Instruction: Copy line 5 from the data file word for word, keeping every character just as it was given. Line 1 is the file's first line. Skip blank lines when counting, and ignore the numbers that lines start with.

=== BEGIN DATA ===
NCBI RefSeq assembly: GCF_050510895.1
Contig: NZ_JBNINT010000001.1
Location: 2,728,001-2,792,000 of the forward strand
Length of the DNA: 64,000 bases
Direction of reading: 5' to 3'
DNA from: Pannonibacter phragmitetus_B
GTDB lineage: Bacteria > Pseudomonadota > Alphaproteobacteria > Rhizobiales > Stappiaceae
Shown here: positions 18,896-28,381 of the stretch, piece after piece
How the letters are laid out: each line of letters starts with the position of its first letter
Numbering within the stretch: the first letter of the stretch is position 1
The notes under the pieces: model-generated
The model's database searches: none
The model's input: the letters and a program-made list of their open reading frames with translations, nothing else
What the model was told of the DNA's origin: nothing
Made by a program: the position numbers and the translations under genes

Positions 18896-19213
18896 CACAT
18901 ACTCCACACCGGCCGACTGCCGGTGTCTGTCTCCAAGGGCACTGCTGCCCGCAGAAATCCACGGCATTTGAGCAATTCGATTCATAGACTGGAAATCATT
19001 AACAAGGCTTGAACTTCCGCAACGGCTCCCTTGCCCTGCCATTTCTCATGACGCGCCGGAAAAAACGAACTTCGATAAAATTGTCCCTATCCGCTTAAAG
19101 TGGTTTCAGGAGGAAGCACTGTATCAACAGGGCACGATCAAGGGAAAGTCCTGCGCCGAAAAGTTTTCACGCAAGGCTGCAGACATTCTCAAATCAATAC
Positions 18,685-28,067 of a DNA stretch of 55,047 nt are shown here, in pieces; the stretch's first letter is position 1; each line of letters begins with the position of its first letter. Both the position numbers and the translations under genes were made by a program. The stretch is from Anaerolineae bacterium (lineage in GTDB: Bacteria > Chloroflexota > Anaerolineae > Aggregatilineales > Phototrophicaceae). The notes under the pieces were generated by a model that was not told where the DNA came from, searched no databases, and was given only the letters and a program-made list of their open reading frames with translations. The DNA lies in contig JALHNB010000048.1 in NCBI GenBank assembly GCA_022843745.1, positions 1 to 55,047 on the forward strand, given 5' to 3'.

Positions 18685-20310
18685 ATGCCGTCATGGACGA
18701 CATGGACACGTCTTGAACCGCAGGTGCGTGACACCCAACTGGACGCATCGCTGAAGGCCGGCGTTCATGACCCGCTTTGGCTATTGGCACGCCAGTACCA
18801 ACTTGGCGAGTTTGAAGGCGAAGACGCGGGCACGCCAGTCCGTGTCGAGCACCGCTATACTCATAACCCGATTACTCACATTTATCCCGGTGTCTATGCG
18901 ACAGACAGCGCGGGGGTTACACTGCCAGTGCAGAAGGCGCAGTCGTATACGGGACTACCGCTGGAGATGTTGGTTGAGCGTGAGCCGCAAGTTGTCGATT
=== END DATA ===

Direction of reading: 5' to 3'